A Catalogue of William Hone’s Publications is appended to The Political Showman at Home, 1821. This is a tolerably full list, and others may be found at the end of his various tracts. Pamphlets similar to those of William Hone were published about that period by Dolby, Fairburn, Robins, Johnstone, Benbow, &c. The brothers George Cruikshank and Isaac Robert Cruikshank found plenty of employment in drawing caricatures for these publications, and the work of the two artists is so much the same in style and manner at this epoch that one finds some difficulty in assigning the specimens to which no initials are affixed.
I believe that George Cruikshank alone illustrated Hone’s publications and Robert Cruikshank those of Dolby; but both the brothers worked for Fairburn and for Robins & Co. More information upon this subject will be found in the various biographies and bibliographies produced since the death of George Cruikshank. The artist is said to have asserted his claim to be considered the originator of some of Hone’s most successful publications, especially to the Bant Note—not to be imitated; it is, however, tolerably certain that this claim, in common with the pretence that every author with whom Cruikshank had relations “wrote up to” his designs, must be referred to a morbid exaggeration of his characteristic vanity.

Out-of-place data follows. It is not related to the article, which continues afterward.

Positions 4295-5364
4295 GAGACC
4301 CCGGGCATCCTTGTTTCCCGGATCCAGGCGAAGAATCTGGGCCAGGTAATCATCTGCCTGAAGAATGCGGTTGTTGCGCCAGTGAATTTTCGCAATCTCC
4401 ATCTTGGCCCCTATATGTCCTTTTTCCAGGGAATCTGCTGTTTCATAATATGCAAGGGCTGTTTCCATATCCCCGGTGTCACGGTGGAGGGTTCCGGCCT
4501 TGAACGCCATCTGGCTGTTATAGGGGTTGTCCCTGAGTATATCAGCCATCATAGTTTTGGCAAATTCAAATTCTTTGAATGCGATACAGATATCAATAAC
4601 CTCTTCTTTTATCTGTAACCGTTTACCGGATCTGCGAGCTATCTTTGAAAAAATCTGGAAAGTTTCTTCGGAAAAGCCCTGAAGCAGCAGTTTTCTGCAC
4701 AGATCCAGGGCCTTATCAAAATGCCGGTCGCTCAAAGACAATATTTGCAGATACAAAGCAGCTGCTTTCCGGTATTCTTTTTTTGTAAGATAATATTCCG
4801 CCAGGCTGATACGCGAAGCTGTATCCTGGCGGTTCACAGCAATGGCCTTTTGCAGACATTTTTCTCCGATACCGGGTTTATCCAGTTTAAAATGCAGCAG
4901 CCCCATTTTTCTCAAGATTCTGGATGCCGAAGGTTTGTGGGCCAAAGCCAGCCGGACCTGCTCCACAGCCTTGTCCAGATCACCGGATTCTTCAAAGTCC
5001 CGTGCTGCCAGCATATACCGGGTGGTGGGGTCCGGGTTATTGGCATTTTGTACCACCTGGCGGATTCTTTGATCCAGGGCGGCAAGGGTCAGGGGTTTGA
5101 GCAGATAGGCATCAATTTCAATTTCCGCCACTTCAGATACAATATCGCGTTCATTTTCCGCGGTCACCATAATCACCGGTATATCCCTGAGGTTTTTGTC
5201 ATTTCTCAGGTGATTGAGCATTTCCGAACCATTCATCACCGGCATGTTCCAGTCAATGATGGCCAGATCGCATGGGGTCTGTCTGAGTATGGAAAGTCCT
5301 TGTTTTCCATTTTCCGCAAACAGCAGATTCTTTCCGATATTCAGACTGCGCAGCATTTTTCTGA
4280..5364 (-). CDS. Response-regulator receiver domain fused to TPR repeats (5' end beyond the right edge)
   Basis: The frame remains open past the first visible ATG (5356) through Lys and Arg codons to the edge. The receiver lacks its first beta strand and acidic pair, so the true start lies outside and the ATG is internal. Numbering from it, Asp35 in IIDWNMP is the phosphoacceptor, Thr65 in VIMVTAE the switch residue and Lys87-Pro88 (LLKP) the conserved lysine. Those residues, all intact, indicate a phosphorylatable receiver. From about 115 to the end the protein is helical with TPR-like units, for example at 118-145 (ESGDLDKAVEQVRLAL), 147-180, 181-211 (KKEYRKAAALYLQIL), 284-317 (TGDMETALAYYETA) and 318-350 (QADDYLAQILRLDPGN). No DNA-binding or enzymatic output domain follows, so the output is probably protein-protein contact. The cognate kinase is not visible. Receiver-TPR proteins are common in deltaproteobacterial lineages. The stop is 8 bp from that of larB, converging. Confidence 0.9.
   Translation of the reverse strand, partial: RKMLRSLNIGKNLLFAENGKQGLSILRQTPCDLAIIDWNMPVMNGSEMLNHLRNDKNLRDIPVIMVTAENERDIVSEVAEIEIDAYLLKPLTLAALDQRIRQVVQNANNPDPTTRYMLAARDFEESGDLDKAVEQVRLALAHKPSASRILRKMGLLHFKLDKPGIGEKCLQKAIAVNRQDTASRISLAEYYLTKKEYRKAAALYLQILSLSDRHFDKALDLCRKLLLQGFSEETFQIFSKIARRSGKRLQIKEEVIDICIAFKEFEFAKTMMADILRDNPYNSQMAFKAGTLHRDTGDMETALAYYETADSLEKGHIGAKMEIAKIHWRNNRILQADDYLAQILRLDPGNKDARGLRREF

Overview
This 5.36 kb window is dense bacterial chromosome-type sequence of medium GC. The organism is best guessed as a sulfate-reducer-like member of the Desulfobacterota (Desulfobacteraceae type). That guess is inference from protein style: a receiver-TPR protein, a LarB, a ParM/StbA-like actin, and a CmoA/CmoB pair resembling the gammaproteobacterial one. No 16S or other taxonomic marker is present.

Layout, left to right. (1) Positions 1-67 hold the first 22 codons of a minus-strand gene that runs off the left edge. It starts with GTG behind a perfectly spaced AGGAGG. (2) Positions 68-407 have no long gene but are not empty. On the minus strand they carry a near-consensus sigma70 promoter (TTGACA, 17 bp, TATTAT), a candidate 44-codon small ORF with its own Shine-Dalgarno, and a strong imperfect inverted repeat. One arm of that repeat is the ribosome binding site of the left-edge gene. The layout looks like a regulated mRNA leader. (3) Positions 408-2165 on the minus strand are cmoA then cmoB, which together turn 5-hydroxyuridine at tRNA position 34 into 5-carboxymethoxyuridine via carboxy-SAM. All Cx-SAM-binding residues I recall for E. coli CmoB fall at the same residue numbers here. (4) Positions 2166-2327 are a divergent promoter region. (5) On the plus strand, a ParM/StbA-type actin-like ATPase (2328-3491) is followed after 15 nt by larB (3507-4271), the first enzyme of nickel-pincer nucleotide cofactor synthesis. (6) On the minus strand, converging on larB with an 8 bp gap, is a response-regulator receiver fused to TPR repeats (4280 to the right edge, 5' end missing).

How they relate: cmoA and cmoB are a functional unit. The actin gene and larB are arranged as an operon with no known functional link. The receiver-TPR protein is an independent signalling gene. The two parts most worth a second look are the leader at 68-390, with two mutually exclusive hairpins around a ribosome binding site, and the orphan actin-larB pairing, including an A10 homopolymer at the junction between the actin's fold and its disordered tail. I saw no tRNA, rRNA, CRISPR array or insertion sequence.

The idea of publishing such a caricature, in the form of a bank-note, was attributed to Hone in all the public prints; and as it only illustrated an extended pamphlet “by the author of The Political House that Jack Built,” dealing with “the effects on society of the bank-note system and payments in gold,” the Examiner was most likely right in saying, “This bank-note is by Mr. Hone, and ought to make the hearts of the bank directors (if they have hearts) ache at the sight.” Some of Hone’s political tracts are common, others are very difficult of procurement in a perfect state; for instance, the step-ladder is rarely to be found with The Queen’s Matrimonial Ladder. A complete set is a valuable possession to the student of contemporary life and manners.
Multiple copies of these and other rare tracts are held in various collections at Princeton, including this set in the Graphic Arts Collection given by Richard W. Meirs, Class of 1888. Although several sets are bound together, each title can be searched separately in http://catalog.princeton.edu. Such as:
A Groan from the Throne (London: Printed and published by John Fairburn, 1820). A satire in verse on King George IV, with woodcut title vignette by George Cruikshank. GA copy: No. 7 of a volume of pamphlets. Graphic Arts Collection (GA) Cruik 1817.28. Gift of Richard W. Meirs, Class of 1888